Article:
Cowboy (1958)

Cowboy 1958In a legendary career that earned him eight Oscar nominations and two wins, Jack Lemmon did it all. Equally adept at drama and comedy, he bounced back and forth between the two throughout his career. The genre he visited only once? The western. Here’s his lone western, 1958’s Cowboy.

It’s the 1870s and Frank Harris (Lemmon) is working as a clerk at a hotel in Chicago. It’s a dull life, Harris seeking something more. He gets that opportunity when Tom Reese (Glenn Ford) and his cowboys arrive in town after completing a long cattle drive from Mexico. Harris manages to convince Reese to let him on as a partner – he supplies some serious cash – to give him a chance to be a real-life cowboy. Reese is more than wary, even trying to back out of the deal, but ultimately takes the inexperienced Harris along. Reese, Harris and the cowboys head back south to build up another herd, but Harris has no idea of what he’s gotten into, but he’s a quick learner.

The cattle drive is one of those perfect, iconic western storylines, right up there with cavalry vs. Indians, settlers and the gunfighters. It’s a cool jumping off point for this Delmer Daves-directed western that isn’t necessarily hugely remembered. It’s a hot, sunny western that does show the darker, more honest side of being a cowboy. The portrayal of a cowboy is always romantic, idyllic, but the truth couldn’t be further from the truth. It was long hours in the saddle for not much pay and the constant threat of danger from weather, stampedes, Indians and bandits. Fun, huh?

The guts of the movie is the rivalry between Ford’s Reese and Lemmon’s Harris, the two pros carrying the 92-minute movie. We see Reese pushing the men, the focus on getting the cattle to market. It’s a harsh, unpleasant job he has to do. Harris thinks he’s too harsh though, questioning how far is too far. As the drive develops though, the roles begin to switch, Reese seeing maybe he has gone too far and Harris viewing the drive as profit and money alone. It’s a pretty cool back-and-forth that develops. There’s some genuine heat too on the trail, either man seemingly one good push away from pulling a gun. Excellent performances from Ford and Lemmon.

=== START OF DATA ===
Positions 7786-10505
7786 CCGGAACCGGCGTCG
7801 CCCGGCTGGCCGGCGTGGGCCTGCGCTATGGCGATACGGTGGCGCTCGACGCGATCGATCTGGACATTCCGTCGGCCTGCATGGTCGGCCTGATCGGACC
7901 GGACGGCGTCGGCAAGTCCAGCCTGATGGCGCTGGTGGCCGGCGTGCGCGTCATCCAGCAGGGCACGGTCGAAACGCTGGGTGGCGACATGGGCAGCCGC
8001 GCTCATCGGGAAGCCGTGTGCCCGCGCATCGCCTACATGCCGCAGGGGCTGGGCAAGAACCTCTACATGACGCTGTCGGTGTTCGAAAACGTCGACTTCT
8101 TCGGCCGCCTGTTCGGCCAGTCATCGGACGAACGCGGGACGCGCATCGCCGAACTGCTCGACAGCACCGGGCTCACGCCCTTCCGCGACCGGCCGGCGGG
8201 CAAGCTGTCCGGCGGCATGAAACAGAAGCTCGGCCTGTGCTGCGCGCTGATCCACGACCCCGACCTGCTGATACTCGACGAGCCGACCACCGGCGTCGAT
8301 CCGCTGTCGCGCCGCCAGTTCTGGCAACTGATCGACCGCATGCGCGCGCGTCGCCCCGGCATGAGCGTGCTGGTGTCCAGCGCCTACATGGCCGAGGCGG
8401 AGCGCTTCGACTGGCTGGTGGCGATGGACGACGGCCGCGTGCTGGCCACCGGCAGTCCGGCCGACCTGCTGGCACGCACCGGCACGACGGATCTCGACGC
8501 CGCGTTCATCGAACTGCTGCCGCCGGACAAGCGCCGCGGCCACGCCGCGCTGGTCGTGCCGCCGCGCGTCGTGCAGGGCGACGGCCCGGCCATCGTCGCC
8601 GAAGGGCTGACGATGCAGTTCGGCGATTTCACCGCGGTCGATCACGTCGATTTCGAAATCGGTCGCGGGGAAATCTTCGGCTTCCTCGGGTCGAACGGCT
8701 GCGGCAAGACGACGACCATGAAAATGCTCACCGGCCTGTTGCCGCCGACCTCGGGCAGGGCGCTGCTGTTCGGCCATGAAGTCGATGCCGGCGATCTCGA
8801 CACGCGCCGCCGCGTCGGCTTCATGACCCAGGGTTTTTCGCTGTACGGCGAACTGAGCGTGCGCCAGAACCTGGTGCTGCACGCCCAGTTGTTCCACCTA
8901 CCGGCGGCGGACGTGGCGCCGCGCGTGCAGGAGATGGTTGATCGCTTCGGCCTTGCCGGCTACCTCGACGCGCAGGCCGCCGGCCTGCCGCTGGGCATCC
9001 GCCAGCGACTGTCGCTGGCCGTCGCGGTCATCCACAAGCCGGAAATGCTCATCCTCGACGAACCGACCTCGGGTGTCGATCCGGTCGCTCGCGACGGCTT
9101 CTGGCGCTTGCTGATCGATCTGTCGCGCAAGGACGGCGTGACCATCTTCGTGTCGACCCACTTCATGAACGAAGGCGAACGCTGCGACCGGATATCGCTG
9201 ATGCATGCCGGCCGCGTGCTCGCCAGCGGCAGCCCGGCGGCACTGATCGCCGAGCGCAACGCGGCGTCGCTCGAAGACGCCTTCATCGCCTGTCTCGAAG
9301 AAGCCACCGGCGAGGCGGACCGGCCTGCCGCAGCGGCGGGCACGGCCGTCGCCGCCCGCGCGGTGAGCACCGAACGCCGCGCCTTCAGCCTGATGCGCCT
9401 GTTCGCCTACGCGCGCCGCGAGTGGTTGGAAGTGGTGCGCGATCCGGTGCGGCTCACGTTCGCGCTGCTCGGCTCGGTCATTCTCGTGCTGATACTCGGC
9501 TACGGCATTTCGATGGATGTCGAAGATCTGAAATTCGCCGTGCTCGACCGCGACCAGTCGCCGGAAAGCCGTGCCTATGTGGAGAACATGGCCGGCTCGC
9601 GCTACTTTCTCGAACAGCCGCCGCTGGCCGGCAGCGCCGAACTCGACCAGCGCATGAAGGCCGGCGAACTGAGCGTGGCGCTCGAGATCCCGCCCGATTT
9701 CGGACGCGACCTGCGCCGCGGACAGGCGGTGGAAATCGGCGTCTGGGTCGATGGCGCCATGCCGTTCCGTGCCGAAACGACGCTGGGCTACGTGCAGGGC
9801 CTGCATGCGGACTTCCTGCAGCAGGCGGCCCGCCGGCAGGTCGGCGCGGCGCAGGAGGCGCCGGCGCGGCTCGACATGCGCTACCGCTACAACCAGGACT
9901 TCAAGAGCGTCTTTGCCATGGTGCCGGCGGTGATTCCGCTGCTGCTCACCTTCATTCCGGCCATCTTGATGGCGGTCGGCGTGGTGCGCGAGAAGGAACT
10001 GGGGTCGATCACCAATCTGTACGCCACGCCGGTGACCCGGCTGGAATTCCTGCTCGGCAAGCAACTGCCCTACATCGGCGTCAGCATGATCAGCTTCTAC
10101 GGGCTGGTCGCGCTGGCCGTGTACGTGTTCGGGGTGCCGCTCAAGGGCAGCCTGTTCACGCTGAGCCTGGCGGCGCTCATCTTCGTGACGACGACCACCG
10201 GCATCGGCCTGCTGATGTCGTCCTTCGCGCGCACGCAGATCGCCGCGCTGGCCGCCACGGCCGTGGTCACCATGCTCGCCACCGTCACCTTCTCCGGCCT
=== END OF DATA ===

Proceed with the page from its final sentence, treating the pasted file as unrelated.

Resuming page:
Not a huge supporting cast, but some recognizable faces pop up. Victor Manuel Mendoza is excellent as Paco Mendoza, Reese’s right-hand man. It’s cool (and ahead of its time) to see a Mexican cowboy in such a prominent role. The rest of the cowboys include Brian Donlevy, Dick York (later of Bewitched fame), Richard JaeckelStrother Martin and King Donovan. Donlevy is great as Doc Bender, a former gunhand turned cowboy. York is the ladies man and Jaeckel more of a villainous cowboy. Anna Kashfi plays Maria, Harris’ love interest living in Mexico.

My biggest complaint with ‘Cowboy’ is that at 92-minutes, it just doesn’t accomplish much. It takes quite a while to get going, and then when it reaches the cattle drive, it seems to be in a rush. We build to this big confrontation between Ford and Lemmon, and then it’s wrapped up in a flash, the story ending on an odd comedic note. The finale reminded me a fair bit of Red River, all build-up and then the payoff isn’t worth it. The drive itself feels especially rushed. The action is solid – including a showdown between the cowboys and a Comanche war party – but there’s not enough of it.

A lot of potential that never fully delivers. I still liked ‘Cowboy,’ especially with its Arizona and New Mexico locations and a good musical score from George Duning. I just wish it was a little better. The dark, honest story and its potential is there for the taking. Still, a western with Glenn Ford and Jack Lemmon in memorable leading roles ain’t a bad thing.

Cowboy (1958): ***/****

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3:10 to Yuma (1957)

310_to_yuma_281957_film29My love of westerns typically goes down two paths; toward John Wayne movies and spaghetti westerns. The gap then in a genre that I proudly call my favorite? The 1950s, a hit or miss decade for westerns. When they’re good though, they’re real good. It’s been years since I watched today’s entry, a genuine classic from 1957, 3:10 to Yuma.